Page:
Passion – Going off of work ethic, working for no money means that whatever you are volunteering for, you have some passion for. This could be a charity or good cause, just something in your field you do for free because you are driven, or something related to your hobbies. All of these things show that you care about something outside of work, and caring is the difference between a good worker and an average worker.
Easy Entry – The best part about volunteer work is that it is NOT competitive. Most of the time, you will have no problem finding volunteer work -- there is always room for good volunteers because not everyone is willing to make that commitment. It’s free, and easy to find, experience.
Extra Experience – The most basic reason, it’s just more experience. Even if it’s not directly related to your field you are getting experience working in teams, organizing, and overall life experience. Often there is a chance to take a leadership role. It’s something to add onto your resume besides an actual job (and that looks nice especially if you've only had a part-time job).
Character – Someone who is willing to work for free, especially if it's philanthropy work, is generally a good person. That doesn't mean if you don’t volunteer, you’re a bad person. It just means that if you volunteer you must have SOME level of integrity and an employer will assume you’re a responsible and mature individual.
Self-Actualization – Lastly this is 100% internal for you with a positive external outcome. People usually overlook this aspect, but volunteering makes you FEEL good. When you feel good, you tend to put out more work, are a happier and friendlier person, become more outgoing and gain the confidence you need in life.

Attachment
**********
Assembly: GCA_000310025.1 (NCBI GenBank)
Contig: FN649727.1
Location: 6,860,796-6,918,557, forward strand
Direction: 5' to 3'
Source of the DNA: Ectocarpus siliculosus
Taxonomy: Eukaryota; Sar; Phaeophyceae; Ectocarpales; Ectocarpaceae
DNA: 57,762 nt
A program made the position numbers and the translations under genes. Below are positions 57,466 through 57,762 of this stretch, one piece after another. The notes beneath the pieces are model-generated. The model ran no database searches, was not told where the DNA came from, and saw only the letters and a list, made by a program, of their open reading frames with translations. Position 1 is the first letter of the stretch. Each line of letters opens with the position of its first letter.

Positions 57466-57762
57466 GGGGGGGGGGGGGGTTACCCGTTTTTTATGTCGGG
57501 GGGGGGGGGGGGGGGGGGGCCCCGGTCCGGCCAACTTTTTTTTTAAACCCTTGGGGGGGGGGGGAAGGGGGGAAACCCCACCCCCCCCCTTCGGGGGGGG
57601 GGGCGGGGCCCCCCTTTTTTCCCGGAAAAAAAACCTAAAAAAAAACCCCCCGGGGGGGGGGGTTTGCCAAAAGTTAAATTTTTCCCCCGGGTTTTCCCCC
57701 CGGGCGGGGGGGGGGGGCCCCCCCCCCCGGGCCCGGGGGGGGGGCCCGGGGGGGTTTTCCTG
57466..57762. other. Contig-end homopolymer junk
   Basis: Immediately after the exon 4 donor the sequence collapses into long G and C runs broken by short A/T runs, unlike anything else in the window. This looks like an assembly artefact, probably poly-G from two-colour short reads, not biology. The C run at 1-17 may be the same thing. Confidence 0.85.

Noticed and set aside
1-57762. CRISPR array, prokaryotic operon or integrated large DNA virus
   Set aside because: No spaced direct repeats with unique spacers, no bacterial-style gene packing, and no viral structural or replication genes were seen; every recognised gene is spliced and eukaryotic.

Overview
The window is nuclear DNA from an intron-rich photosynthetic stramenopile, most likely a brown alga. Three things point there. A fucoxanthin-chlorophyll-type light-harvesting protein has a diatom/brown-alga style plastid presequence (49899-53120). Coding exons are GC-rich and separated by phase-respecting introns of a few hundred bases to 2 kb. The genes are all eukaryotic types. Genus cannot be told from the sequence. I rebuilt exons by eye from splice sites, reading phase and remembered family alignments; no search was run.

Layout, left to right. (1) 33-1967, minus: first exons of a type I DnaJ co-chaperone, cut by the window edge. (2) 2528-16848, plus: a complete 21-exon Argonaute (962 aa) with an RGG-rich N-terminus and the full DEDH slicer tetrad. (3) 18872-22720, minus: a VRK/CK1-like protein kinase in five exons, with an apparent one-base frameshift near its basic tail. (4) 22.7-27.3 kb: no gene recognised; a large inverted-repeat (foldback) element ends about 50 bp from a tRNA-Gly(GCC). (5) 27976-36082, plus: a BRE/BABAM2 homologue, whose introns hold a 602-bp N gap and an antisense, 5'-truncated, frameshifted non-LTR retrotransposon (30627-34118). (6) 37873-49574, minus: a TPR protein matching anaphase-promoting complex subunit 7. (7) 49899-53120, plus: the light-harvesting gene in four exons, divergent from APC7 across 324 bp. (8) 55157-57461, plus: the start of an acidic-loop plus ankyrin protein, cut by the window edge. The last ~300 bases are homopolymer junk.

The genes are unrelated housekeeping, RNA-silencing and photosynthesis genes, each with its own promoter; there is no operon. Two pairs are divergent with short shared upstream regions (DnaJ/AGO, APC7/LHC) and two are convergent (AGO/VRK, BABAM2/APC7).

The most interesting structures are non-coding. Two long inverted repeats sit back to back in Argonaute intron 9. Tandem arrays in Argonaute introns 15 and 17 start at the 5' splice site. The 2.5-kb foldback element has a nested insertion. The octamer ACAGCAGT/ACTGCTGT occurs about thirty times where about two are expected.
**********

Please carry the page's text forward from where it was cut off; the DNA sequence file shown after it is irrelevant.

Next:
Maslov's Hierarchy of Needs

Volunteering doesn't necessarily have to be with an organization; sometimes the company you work for has volunteer opportunities. This could be community services your company does OR it can just be an event that your company is hosting and needs people to help out off the clock. It’s good to just say yes to these opportunities if you can manage it. Check with your supervisors if there is ever an opportunity to volunteer within your organization.
You may be extremely busy during school, but if you find the right opportunity, you can fit it right into your schedule. A great time to volunteer is during the summer when you have more free time. Help your community and build your resume at the same time!

Volunteer Resources:

http://www.volunteermatch.org/
http://www.idealist.org/http://www.handsonnetwork.org/